Document Type

Thesis - Open Access

Award Date


Degree Name

Master of Science (MS)

Department / School

Physical Education

First Advisor

Paul Brynteson

Second Advisor

Glenn E. Robinson


American football has undergone many significant changes since its first recorded game between Rutgers and Princeton in 1869.1 It has been proclaimed by many to be the number one spectator sport in the United States over the last decade. The main objective of football is to win. Winning is accomplished by one group of eleven players moving a football across a goal line at one end of a field, or moving it close enough to the goal posts to kick the ball over the crossbar and between the uprights.2 If one group of eleven players does this and prevents the other team from doing it as often, that group will win. Why is it that one team has the ability to move the football across the goal line more often than an opponent of equal ability? The methods and factors involved in winning football games have been analyzed in many different ways. Football coaches. sports broadcasters, and sportswriters are constantly bombarding their teams and fans with statistics, explanations and ideas of the most crucial factors and phases involved in winning football games. What are really the most important factors in winning football? Are they yards gained, interceptions, fumbles lost or are they pass completions, field goal percentage, third downs converted to first downs? The direction of this study was to investigate the relationship of selected objective factors of playing football to the winning of games. It is hoped that this study will be of significance to the football coaching profession. It should give the coach some evidence as to what factors are most related to winning games. Also there could be intense concentration placed on those factors in practice sessions and less concentration on factors which are not significantly related to team success. Statement of the Problem The purpose of this investigation was to study the relationship between team success in North Central Intercollegiate Athletic Conference football games and sixty-eight selected objective factors occurring in those games. Hypotheses 1. There is no significant relationship between any of the sixty-eight independent variables and team success in North Central Conference football. 2. A regression equation to significantly predict team success from the independent variables cannot be developed.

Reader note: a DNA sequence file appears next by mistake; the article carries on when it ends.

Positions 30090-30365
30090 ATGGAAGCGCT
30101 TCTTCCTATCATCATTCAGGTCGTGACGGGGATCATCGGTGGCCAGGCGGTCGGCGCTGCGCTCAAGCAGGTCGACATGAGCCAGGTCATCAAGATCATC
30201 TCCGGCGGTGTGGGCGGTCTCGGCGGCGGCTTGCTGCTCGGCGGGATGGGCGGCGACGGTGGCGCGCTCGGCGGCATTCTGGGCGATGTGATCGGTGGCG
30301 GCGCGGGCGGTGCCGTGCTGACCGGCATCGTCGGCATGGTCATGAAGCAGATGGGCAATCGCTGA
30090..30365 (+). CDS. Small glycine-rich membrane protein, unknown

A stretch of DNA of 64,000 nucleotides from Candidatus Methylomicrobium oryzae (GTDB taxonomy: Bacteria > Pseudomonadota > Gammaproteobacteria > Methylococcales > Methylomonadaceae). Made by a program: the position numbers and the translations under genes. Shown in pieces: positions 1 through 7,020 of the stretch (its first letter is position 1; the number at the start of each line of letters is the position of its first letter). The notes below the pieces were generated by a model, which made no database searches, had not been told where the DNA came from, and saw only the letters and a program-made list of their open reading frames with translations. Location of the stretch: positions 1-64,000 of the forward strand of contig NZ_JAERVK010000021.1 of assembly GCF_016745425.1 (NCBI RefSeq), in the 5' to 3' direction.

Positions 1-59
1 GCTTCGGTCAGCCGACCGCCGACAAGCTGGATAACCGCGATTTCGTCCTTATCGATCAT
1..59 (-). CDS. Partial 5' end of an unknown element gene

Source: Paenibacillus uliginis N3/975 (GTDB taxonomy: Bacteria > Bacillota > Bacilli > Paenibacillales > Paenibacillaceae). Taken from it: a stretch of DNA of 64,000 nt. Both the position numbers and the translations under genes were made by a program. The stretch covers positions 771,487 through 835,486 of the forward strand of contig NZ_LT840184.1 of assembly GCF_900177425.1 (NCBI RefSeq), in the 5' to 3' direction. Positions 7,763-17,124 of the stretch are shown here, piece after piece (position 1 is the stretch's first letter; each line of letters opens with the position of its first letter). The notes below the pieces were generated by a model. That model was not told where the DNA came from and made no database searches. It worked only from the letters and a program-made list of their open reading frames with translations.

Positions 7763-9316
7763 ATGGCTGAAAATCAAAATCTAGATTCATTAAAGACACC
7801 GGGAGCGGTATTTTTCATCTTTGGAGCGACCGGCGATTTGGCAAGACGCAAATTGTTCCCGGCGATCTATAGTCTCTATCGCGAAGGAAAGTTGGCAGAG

Library of Congress Subject Headings

Physical education and training




South Dakota State University